Do you know how customizable Linux really is? Well you should if you’ve even heard of Linux or dabbled in it a bit. If not, try taking a look at a list of over 1,000 different Linux distributions currently available. All of them try to cater to your exact needs and tastes, so a reasonable mind would think that there’d have to be a distribution out there with which you’ll find the perfect companion.
However, maybe you don’t want to take the time to look through and test every single distribution, especially if there are well over 1,000 of them out there. Maybe you don’t want to take your chances on whether a distribution is a match made in heaven, but instead you want a guarantee. What better way to know you have the perfect match in your hands than to make the operating system yourself?
Why Should I?
Why and how can you make your own Linux operating system? It’s quite simple (well, relatively speaking anyway) as a project exists to help people get started with something like this. The Linux From Scratch project was created specifically to get people going on making their own Linux operating system to meet their own needs, whether it’s for special hardware accommodations, maximizing performance, staying on the bleeding edge, or learning the internals of Linux.
Don’t think that Linux From Scratch is another distribution which simply starts with bare-bones. LFS is actually just a collection of documentation, so everything you do literally comes from each project’s source code. In other words, with the help of LFS documentation, you can download the Linux kernel’s source code directly from their site and work your way from there until you’ve eventually built a complete operating system — or at least as much of an operating system as you need.
Use Linux to Make Linux
When creating your own Linux operating system, you’ll need to understand that you’ll have to use a Linux distribution to create another one. This is because, as you’re creating everything directly from source code, you’ll need common tools provided with most Linux distributions in order to compile and install your LFS system. You don’t have to have the temporary distribution installed; you can just run one off a LiveCD like Ubuntu if you wish.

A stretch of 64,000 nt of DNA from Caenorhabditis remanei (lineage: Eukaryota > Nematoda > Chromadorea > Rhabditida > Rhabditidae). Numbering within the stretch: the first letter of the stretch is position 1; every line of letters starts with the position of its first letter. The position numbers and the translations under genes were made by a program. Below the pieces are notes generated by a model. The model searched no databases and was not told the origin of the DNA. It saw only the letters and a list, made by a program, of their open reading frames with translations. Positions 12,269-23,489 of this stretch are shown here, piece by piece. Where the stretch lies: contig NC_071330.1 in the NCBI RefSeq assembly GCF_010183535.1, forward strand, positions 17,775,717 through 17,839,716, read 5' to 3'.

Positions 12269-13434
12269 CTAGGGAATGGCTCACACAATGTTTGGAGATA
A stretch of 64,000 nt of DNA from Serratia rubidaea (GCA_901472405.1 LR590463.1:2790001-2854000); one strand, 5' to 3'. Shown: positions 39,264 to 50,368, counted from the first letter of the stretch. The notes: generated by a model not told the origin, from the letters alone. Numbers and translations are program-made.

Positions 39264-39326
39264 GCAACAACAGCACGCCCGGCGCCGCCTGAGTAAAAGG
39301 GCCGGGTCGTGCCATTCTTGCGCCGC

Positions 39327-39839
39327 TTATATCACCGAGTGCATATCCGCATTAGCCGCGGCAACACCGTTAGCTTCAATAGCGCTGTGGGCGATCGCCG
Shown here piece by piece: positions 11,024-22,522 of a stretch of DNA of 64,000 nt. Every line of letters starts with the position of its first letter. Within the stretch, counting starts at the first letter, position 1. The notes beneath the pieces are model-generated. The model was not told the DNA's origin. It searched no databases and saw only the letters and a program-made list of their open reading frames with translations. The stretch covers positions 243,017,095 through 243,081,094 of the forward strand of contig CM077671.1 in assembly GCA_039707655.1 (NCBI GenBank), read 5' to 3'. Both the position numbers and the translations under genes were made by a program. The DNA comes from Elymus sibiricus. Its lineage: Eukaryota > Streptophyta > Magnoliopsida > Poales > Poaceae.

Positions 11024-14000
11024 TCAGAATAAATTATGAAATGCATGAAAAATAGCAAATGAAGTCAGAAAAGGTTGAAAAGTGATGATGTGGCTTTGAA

Getting Started / Partitioning
Before you even start, it’s mandatory that you go over to this page and open up the latest LFS documentation on getting an LFS system started. The documentation will contain links and detailed information on how to accomplish the required steps, which is something this article won’t cover in full.
The first real step after opening up the documentation is to create a new partition where you’ll install your new LFS operating system. You shouldn’t have to do anything different from what you ordinarily do, whether it be a single ext4 partition to hold everything, separate root and home partitions, or whatever else you might do. You’re welcome to create these partitions using your favorite partitioning tool, such as GParted.
Downloading Initial Source Code
Once you have your partitions ready, you’ll need to head over to Chapter 3 to download the source code for all necessary packages and patches. As far as I’m aware of, all of these packages are absolutely required, so your system won’t run without these. Then again, the front page of LFS brags that a system can be tweaked down to a mere 5MB, but you really have to know what you’re doing in order to accomplish that.
Compiling & Installing Your Base System
After making a few more changes as final preparations as defined in Chapter 4 of the documentation, you will begin to build the bare-bones of your LFS system. By following the guide, you’ll be compiling the tools which will make up the toolchain which you will then use to build the rest of the basics. Once you’ve completed that, you’ll “chroot” into your new system (which is the equivalent of restarting into your new operating system, except you are not literally restarting and the change only applies to your terminal window) and begin compiling everything else that will make up your new operating system.
Once you have a simple configuration going, you can begin to install other software that will make your system truly yours. What other software you should install is completely up to you, your wants, and your needs. Just remember, there is no package manager as the software’s source code is downloaded and compiled.
Creating an LFS operating system will definitely take some time as compiling software is not always a fast process, and people who haven’t tried Linux or aren’t comfortable with the terminal or other nitty-gritty aspects of an operating system shouldn’t try this unless you’re doing this to learn. If you belong in those groups but want to try anyway, I recommend you try it in a safe, isolated location so that you don’t destroy something you want to keep by accident. If you have any questions, don’t hesitate to leave a comment! Have fun with your project and good luck!
What would you make your own LFS system for? What kind of software would it include, and what would be its purpose? Would you even create your own LFS system? Let us know in the comments!
Image Credits: lacinda